Rainbow Warrior Indian Ocean Fisheries Tour

Hook, (Long) Line, and Tuna 

The Rainbow Warrior is now sailing in the high seas of the Indian Ocean, having completed a two-week cooperation with government officials in Mozambican waters [link to feature story]. We’ve moved south into an area of higher fishing activity; warmer waters in the Mozambican channel have pushed Albacore tuna further south and fishing vessels have followed.

These photos were taken of a Spanish longliner, the Herdusa No1 Vigo, shortly after entering the high seas. The boat was targeting swordfish, tuna species (big eye and yellowfin), and sharks. By-catch is frequent in the case of longline fishing, and one of the unfortunate sights on this occasion was a Mobula ray caught flapping on the line.

Read more about this inspection here.

Although Greenpeace has a long history of working to end overfishing globally, this is its first time in the Indian Ocean. We’re here to document and expose overfishing and illegal fishing in the region, and to support coastal countries with the enforcement of their fishing zones. At the same time it’s about listening to local people and learning from their experiences, empowering them to defend their oceans.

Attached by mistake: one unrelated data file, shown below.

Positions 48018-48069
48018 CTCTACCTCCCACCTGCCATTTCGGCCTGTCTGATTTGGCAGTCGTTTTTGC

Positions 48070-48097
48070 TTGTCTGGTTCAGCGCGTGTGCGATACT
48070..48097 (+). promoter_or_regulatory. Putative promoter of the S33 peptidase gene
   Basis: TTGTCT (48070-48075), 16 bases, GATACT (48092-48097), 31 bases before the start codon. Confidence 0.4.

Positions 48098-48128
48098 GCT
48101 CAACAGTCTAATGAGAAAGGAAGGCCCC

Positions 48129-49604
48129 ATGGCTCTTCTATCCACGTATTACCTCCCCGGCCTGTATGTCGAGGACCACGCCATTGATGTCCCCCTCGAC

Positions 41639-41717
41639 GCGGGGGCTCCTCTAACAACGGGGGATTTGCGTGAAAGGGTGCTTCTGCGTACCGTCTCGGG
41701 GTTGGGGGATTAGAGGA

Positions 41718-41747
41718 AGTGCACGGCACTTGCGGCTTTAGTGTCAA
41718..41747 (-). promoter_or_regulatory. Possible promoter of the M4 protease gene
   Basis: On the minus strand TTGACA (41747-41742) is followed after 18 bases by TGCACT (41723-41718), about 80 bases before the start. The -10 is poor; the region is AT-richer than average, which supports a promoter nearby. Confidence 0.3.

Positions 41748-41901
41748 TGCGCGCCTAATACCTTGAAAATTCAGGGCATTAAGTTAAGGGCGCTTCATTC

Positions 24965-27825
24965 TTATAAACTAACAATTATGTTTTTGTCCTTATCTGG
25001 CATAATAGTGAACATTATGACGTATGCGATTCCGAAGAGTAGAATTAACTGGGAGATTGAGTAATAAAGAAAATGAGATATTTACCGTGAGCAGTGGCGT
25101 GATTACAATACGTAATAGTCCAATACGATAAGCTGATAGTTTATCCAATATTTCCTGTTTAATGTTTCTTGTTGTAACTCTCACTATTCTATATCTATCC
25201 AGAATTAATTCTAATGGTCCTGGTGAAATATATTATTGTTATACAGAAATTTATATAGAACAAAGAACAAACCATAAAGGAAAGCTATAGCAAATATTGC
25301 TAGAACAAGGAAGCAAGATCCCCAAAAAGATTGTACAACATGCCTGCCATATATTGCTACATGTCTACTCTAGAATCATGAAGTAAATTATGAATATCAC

The Greenpeace's ship, Rainbow Warrior, is on an expedition in the Indian Ocean to expose overfishing and to highlight the problems associated with excessive tuna fishing, unsustainable or illegal fishing practices, the lack of law enforcement, and the need for countries to cooperate and ensure that communities benefit from the wealth of their oceans in future. Poor management has left many stocks over exploited including albacore tuna and many sharks. The Rainbow Warrior is sailing in Mozambican waters with fisheries enforcement officials on board in order to carry out joint surveillance and expose cases of illegal fishing.

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